Beware the dangers of mixing politics with central banking

Samantha Robb
Currency Value Reflects Highest Inflation Rate In The World
Stimulation of the economy for political ends precipitates inflation (Source: Getty)

With inflation rising to 3.1 per cent and hitting the headlines this week, the Bank of England governor has written to the chancellor to explain the increase, facilitating renewed pressure for an interest rate hike.

As the spotlight focuses on the Bank of England’s monetary policy committee, it’s a good time to consider the dangers of mixing central banking with politics.

Central banks are the gatekeepers of a country’s fiscal health, and their role of setting monetary policy is crucial for the stability of their economy.

Read more: Carney backs inflation to peak before the end of the year

Achieving this mandate is a balancing act that needs careful consideration and a solid grasp of the fundamentals that make up a successful economy.

Sometimes, however, fiscal prudence does not suit the agenda of the party in power, and if the monetary policy is set by branches of the government, the stability of the economy could be at risk.

Politicians like the money supply to increase before elections, because a reduction in interest rates stimulates economic activity. Consumers increase borrowing and consumption, and businesses borrow more to invest in production, making employment figures look more attractive.

However, this stimulation of the economy precipitates inflation. As inflation increases, the economy goes into reverse. Eventually there is a reduction in the money supply, and interest rates increase.

There are no shortage of examples of politics mixing with central banking – to the detriment of both individuals and the economy.

Raghuram Rajan, the former governor of the Reserve Bank of India, was recently squeezed out of his job by politicians belonging to the ruling Bharatiya Janata Party. And in July this year, South Africa’s ruling ANC party proposed that the country’s central bank be nationalised. It is no surprise that the rand fell by about 1.5 per cent, to R13.45 against the dollar, following the news.

But perhaps the most spectacular example of economic mismanagement for political reasons is Venezuela’s central bank, which can only be described as a catastrophe. The weakening economy of Venezuela under the regime of President Nicolas Maduro is forecast by the International Monetary Fund to reach a consumer-price inflation rate of a massive 1,640 per cent by the end of 2017.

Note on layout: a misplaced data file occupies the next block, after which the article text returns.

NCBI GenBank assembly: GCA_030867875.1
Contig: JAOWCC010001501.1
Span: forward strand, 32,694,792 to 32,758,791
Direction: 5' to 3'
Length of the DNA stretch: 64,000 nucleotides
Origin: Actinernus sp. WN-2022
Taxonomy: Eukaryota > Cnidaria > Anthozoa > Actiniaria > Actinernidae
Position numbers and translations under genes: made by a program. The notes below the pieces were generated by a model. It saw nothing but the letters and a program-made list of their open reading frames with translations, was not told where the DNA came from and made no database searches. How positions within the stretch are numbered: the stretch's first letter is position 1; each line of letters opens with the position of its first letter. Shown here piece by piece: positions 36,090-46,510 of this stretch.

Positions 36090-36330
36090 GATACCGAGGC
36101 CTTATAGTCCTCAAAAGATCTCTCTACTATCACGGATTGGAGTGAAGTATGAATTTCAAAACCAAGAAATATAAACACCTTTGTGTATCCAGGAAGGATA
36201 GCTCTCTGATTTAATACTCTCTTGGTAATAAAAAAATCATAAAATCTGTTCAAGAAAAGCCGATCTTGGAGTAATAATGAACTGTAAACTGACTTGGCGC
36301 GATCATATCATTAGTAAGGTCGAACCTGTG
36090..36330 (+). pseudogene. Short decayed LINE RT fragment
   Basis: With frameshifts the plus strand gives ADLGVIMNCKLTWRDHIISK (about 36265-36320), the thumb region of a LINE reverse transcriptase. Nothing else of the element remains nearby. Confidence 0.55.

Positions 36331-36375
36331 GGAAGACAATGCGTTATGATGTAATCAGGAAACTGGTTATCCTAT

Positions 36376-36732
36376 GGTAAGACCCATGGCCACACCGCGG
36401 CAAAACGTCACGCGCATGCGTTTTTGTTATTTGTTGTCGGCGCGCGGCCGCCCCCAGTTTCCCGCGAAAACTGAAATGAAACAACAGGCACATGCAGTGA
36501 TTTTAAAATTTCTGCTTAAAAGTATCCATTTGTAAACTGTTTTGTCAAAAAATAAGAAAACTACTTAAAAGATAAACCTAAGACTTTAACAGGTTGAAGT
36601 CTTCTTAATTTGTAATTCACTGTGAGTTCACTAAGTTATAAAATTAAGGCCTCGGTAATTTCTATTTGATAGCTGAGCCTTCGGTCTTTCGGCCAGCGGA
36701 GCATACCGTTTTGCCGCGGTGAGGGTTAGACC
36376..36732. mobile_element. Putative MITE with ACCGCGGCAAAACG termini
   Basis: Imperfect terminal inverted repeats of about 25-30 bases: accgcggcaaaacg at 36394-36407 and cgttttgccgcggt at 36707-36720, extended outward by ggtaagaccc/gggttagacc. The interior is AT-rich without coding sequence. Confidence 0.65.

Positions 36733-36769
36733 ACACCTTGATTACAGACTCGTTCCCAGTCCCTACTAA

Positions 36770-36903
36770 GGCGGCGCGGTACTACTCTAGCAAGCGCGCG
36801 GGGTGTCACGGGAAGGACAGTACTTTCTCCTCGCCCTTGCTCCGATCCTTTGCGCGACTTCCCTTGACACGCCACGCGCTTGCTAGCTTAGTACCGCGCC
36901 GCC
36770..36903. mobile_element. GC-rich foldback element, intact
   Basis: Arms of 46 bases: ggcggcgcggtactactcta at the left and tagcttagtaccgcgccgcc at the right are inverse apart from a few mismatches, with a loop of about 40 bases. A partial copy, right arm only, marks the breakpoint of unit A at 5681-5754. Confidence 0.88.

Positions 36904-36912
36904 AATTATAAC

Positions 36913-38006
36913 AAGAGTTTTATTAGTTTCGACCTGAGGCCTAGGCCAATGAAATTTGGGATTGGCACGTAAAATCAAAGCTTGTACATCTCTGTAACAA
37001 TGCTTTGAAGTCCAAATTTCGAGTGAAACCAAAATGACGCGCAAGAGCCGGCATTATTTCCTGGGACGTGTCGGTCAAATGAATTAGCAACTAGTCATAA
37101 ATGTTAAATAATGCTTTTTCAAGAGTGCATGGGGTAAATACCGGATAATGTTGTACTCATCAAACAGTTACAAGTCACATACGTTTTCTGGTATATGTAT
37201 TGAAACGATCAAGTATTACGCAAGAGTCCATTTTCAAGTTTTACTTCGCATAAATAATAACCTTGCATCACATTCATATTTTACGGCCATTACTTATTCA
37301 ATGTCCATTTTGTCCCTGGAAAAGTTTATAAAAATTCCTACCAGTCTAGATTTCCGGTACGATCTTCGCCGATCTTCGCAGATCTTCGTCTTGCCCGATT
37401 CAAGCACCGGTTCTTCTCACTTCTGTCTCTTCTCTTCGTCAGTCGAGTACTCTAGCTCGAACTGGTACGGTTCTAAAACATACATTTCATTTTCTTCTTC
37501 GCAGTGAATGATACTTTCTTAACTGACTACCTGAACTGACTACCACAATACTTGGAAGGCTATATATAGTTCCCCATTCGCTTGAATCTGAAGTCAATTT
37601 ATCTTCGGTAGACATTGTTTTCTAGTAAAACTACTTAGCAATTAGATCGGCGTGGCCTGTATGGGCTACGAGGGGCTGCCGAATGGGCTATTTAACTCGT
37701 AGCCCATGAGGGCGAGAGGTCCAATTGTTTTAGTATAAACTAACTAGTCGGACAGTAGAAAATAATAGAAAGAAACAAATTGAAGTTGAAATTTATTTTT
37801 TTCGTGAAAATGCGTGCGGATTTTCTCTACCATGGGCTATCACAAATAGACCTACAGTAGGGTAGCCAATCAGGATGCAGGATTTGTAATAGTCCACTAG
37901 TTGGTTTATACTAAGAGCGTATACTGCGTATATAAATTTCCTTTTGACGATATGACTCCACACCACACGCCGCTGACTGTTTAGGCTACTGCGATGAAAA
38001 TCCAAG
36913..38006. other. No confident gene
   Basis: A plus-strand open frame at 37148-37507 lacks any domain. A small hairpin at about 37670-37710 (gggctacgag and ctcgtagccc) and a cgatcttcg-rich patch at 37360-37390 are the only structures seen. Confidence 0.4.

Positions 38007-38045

This has been in part precipitated by the disastrous management of the central bank by Nelson Merentes, who was recently asked to step down as governor. The impact on the economy includes shortages of food staples such as milk and flour, while leading to medicine shortages, electricity cuts, rising unemployment, and a significant increase in crime.

To prevent inflation spiralling out of control in this way, there has been an increasing global trend in recent years to give monetary policy decisions to independent central banks.

Research shows that countries that do this tend to fare better. In addition to making more measured economic decisions, a country with an independent monetary policy garners more credibility, which in turn earns more confidence from the international community.

This in and of itself helps to maintain the favour of the ratings agencies, investors, and citizens.

If you look at countries where there is governmental meddling in the banking system you will see a high incidence of crippling interest rates: Malawi, Angola, Argentina and Nigeria are good examples.

These serve as cautionary tales to nations tempted to corrupt central banking with politics.

However independent they are, though, central banks will always be accountable to their masters and walk the fine line of holding onto independence, while trying not to invoke the wrath of the institution that can pull the rug – the government.

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